Travis will be there to lend a hand.

“I’m just so elated to be given this opportunity. To be able to give back to Habitat is a great opportunity right there, too.”

The open house is on Sunday from 2 to 4 p.m. at 810 Wheeler.

Contact Josh Kerr at

Just Posted

The Fireweed Market in Shipyards Park will open on May 13. Joel Krahn/Yukon News
Whitehorse’s Fireweed Market opens May 13

The Fireweed Market will return with ‘exciting’ new and returning vendors

Ron Rousseau holds a sign saying ‘It’s time for a cultural shift’ during the Yukoners: Raise Your Voice Against Misogyny rally on May 11. (John Tonin/Yukon News)
Protest held to condemn Yukon Party MLAs’ texts

A rally was held outside of legislature to condemn the inappropriate texts messages of Yukon Party MLAs Stacey Hassard and Wade Istchenko.


Wyatt’s World for May 12, 2021.… Continue reading

Health Minister Tracy-Anne McPhee and Chief Medical Officer Dr. Brendan Hanley announced youth vaccination clinics planned for this summer. (Alistair Maitland/Yukon government file)
Vaccination campaign planned for Yukon youth age 12 and up

The Pfizer vaccine was approved for younger people on May 5.

Chief Medical Officer of Health Dr. Brendan Hanley announced two new cases of COVID-19 on May 11. (Crystal Schick/Yukon News file)
Two new cases of COVID-19 reported, one in the Yukon and one Outside

One person is self-isolating, the other will remain Outside until non-infectious

Neil Hartling, the Tourism Industry Association of the Yukon president, left, said the new self-isolation guidelines for the Yukon are a ‘ray of hope’ for tourism operators. (Ian Stewart/Yukon News file)
Yukon tourism operators prepared for ‘very poor summer’ even with relaxed border rules

Toursim industry responds to new guidelines allowing fully vaccinated individuals to skip mandatory self-isolation.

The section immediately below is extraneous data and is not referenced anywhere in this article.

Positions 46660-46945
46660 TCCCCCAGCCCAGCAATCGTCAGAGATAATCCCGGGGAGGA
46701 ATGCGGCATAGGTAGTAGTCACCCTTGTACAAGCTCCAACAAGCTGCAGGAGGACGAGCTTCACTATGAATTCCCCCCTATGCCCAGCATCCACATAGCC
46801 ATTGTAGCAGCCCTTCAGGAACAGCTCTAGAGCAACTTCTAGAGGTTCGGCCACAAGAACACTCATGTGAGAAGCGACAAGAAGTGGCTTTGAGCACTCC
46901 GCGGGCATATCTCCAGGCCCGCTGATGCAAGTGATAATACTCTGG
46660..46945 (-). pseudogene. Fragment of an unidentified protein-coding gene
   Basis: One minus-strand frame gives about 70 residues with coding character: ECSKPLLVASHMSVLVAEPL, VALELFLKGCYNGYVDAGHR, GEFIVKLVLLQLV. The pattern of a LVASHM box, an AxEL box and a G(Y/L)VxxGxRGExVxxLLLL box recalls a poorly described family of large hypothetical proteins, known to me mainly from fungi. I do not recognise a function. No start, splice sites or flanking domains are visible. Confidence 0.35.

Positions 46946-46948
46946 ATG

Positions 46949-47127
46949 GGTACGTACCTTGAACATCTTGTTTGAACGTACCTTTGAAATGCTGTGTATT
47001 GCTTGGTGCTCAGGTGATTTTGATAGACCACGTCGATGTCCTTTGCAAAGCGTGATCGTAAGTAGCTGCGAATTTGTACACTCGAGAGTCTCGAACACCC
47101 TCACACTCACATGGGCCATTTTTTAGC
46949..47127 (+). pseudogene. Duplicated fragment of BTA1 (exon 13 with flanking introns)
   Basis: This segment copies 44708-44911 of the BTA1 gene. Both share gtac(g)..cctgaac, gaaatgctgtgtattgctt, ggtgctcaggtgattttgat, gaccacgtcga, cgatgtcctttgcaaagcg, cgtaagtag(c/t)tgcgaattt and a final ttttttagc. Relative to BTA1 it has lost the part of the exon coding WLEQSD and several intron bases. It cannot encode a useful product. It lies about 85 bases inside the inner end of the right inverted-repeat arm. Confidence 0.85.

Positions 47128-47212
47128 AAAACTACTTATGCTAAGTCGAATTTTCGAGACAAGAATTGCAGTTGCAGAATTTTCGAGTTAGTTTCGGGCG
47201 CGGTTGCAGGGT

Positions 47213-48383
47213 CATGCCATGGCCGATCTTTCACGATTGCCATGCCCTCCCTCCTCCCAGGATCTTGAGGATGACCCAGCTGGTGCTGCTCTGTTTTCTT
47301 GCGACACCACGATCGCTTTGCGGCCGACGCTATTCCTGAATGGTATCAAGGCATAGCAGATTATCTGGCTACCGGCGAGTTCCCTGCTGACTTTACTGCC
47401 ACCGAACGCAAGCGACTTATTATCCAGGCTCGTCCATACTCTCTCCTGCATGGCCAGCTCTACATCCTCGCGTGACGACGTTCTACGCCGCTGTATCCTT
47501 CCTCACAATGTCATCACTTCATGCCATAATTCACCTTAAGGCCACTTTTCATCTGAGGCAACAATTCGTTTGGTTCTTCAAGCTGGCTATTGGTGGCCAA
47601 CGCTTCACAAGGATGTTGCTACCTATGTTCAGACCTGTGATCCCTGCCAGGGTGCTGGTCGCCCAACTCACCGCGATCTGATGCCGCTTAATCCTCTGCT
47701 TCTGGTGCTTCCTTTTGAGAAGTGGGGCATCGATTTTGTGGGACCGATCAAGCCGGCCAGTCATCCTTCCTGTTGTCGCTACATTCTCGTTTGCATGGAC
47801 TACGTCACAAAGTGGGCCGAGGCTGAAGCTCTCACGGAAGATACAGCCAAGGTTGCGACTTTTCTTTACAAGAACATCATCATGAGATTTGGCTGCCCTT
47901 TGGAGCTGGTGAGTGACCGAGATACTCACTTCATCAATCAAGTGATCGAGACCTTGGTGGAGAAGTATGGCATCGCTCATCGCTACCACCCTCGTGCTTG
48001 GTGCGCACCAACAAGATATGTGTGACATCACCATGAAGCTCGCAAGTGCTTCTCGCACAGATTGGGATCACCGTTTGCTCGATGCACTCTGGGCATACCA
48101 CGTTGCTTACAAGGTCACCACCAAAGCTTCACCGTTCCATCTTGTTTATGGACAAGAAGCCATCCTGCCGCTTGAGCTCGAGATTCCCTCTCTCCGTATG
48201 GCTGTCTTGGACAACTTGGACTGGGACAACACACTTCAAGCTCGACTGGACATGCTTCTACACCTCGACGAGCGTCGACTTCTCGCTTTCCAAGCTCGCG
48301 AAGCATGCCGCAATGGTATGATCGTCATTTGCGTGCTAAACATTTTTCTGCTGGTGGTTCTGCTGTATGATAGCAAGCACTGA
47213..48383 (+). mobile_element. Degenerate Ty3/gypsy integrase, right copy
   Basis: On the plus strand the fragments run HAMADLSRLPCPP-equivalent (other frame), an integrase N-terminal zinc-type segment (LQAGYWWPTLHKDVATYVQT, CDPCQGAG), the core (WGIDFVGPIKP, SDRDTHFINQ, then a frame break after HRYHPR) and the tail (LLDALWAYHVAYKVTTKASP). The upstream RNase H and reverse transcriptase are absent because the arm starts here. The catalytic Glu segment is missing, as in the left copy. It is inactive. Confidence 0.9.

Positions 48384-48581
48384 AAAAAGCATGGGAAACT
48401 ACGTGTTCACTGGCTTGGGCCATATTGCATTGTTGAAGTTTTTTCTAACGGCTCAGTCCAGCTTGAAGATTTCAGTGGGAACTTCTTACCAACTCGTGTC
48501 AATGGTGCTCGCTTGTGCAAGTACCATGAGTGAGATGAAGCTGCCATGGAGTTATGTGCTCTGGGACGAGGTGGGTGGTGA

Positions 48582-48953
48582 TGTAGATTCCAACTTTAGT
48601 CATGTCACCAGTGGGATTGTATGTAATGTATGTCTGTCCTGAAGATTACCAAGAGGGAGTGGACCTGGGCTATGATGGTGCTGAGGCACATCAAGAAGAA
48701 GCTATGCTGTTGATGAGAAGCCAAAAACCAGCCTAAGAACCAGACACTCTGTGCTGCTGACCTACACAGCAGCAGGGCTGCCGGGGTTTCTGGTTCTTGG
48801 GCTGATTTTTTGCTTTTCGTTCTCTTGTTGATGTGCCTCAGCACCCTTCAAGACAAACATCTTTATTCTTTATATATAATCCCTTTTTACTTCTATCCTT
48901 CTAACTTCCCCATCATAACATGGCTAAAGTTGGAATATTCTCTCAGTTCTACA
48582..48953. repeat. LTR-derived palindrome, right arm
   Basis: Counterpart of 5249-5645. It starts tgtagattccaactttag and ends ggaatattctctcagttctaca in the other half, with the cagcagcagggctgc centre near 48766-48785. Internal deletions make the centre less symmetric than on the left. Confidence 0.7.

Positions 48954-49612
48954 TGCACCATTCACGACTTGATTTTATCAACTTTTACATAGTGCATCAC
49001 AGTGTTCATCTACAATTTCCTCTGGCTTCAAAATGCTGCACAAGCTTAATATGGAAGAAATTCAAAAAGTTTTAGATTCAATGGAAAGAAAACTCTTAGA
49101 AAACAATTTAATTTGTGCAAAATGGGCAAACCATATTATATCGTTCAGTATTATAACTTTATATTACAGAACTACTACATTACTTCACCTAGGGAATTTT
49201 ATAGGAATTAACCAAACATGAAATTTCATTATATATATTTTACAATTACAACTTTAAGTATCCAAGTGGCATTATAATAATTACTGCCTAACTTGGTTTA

A lawsuit has been filed detailing the resignation of a former Yukon government mine engineer. (Joel Krahn/Yukon News file)
A year after resigning, former chief mine engineer sues Yukon government

Paul Christman alleges a hostile work environment and circumvention of his authority led him to quit

Former Liberal MLA Pauline Frost speaks to reporters outside the courthouse on April 19. One of the voters accused of casting an invalid vote has been granted intervenor status in the lawsuit Frost filed last month. (Haley Ritchie/Yukon News)
Voters named in Pauline Frost election lawsuit ask to join court proceedings

The judge granted Christopher Schafer intervenor status

Haley Ritchie/Yukon News file
File photo of the legislative assembly. The previous spring sitting began on March 4 but was interrupted due to the election.
Throne speech kicks off short spring legislature sitting

The government will now need to pass the budget.

The deceased man, found in Lake LaBerge in 2016, had on three layers of clothing, Dakato work boots, and had a sheathed knife on his belt. Photo courtesy Yukon RCMP
RCMP, Coroner’s Office seek public assistance in identifying a deceased man

The Yukon RCMP Historical Case Unit and the Yukon Coroner’s Office are looking for public help to identify a man who was found dead in Lake LaBerge in May 2016.

Yukon Zinc’s Wolverine minesite has created a mess left to taxpayers to clean up, Lewis Rifkind argues. This file shot shows the mine in 2009. (John Thompson/Yukon News file)
Editorial: The cost of the Wolverine minesite

Lewis Rifkind Special to the News The price of a decent wolverine… Continue reading

Letters to the editor.
Today’s mailbox: border opening and Yukon Party texts

Dear Premier Sandy Silver and Dr Hanley, Once again I’m disheartened and… Continue reading

Fire chief Jason Everett (Crystal Schick/Yukon News file)
City launches emergency alert system

The city is calling on residents and visitors to register for Whitehorse Alert

Most Read